For the purposes of the demo, though, the main skillshot we're seeing is 'Mercy'. "I really like it! You shoot the guy in the family jewels, so he's on his knees, screaming in pain and then you have two options: either headshot him, or just kick him in the face. We have tons of skillshots in the game, some are easier, some are harder. Some of these harder ones, once you get it, they're not only satisfying, but quite visually spectacular."
With manic excitement firmly woven into every moment, it's a game where the action only lets up to deliver yet another quip. Indeed, among the assembled press at EA's European showcase, it was the uncompromising dialogue that had everyone raising quizzical eyebrows.
Relentlessly surly putdowns, barbs and wince-inducing double entendres are thrown around at every opportunity, and it's a brand of pulp sci-fi that many will find an acquired taste.
Hearing Ishi Sato jibe to her partner that "you'll never find out what this man-eater's tongue can do" was a real Too Much Information moment. But when she observes that "man-eaters love tight spots", Hunt can't resist quipping: "I'm not even going to touch that one."
Sniggersome as it might be to a 12-year-old just discovering puerile humour, it's pretty eye-rolling for everyone else. Or maybe just us uptight Brits.
But despite being crafted with "a nod and a wink", and done in the name of "putting the fun back in shooters", Chmielarz claims that this self-styled 'blood symphony of carnage' runs parallel to a "real drama with a certain amount of weight" and "a lot going on".
"It's not an excuse for shootouts," he explains. "We really do have a big story that's integrated with the gameplay components in our game, but on the other hand you kick people in the ass. So how do you match the two? The serious drama that's going on with this crazy over-the-top gameplay?"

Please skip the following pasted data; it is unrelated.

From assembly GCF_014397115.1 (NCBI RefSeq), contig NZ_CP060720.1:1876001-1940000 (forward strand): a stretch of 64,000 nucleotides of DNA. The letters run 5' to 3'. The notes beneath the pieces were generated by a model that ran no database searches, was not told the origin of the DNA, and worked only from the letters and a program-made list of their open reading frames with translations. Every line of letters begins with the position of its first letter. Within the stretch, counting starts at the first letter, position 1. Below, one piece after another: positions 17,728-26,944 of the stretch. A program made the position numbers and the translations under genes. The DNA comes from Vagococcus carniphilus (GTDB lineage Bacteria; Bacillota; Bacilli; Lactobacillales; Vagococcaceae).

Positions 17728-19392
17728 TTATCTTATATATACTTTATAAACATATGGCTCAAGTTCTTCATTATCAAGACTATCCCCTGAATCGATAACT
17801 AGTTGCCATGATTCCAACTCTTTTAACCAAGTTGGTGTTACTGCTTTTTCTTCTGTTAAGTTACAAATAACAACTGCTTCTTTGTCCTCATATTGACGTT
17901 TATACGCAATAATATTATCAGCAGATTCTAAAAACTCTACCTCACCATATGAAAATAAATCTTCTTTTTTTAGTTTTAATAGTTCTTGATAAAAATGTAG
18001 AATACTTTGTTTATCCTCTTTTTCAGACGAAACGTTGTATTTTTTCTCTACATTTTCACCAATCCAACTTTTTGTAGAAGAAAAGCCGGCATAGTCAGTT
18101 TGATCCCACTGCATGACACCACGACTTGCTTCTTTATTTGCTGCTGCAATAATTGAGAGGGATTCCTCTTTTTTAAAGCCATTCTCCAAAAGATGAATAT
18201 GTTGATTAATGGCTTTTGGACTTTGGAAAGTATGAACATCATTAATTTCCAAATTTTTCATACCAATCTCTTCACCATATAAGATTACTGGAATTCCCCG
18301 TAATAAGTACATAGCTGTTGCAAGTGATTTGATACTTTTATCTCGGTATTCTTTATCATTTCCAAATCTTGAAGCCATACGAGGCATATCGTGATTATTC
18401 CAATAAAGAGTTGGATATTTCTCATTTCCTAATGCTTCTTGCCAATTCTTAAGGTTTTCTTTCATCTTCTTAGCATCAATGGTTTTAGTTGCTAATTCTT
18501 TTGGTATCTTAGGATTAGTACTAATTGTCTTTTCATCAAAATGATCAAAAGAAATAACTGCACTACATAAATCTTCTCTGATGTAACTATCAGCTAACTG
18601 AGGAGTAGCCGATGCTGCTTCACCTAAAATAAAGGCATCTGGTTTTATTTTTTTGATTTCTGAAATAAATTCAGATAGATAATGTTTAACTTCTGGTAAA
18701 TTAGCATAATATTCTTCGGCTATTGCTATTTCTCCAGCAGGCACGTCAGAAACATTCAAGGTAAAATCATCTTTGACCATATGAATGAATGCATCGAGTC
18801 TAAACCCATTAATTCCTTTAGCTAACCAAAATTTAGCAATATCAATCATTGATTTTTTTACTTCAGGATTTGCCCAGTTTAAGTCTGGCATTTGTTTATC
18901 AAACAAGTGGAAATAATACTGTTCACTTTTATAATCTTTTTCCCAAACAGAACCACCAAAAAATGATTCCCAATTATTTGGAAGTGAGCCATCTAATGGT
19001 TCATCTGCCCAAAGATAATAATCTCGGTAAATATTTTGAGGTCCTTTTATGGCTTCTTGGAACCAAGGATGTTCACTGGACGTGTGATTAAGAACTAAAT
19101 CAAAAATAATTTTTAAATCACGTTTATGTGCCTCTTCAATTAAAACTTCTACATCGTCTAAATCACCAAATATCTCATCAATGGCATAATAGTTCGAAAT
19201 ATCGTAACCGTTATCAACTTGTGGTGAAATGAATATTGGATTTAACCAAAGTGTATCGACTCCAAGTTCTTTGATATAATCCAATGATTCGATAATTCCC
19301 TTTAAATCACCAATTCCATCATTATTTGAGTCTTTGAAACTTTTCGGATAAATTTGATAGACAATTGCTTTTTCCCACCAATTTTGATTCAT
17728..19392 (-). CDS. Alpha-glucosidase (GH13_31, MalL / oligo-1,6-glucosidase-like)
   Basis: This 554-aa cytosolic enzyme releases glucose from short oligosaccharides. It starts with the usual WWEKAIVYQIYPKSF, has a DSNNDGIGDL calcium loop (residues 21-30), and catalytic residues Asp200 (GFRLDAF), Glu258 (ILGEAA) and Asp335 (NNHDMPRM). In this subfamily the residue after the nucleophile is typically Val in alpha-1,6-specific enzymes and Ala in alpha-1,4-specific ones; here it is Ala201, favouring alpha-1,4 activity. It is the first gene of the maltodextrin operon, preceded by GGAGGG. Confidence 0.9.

Having been impressed with Rick Remender's work on graphic novel Fear Agent, Chmielarz found the perfect writer who understood the pulp sci-fi style they were shooting for. "This guy just gets it. He's the magician there, he writes the dialogue that marries the two sides of Bulletstorm to the story to the crazy over-the-top gameplay."
Only after Remender signed up for the project did Chmielarz realise that he also wrote the core story for Dead Space. "So not only did I love Fear Agent, but I already knew he worked in games, which is really important in this business. I was ecstatic, and luckily we were right, because he's bringing us something special. Rick is a gamer, and when you have such a talented creator and writer who understands what games are, that's like a dream come true. He brought it up to another level."
So is this the start of a Bulletstorm series? "I honestly don't think there's a developer in the world right now who just does the first part and goes, okay, that's it, I'm not interested in anything else," Chmielarz says.
"The thing is here that we put a lot of work into creating a universe. The action takes place in the 26th Century, so we're like what's the energy source in the 26th Century? How do they travel? How do they communicate? We have this big universe, and there are 10,000 stories to tell - but under one condition: the game's successful.
"That's obvious, right? So, if the gamers love this universe, then we have many more stories to tell."
Bulletstorm will be released in 2011 on PC, PS3 and Xbox 360.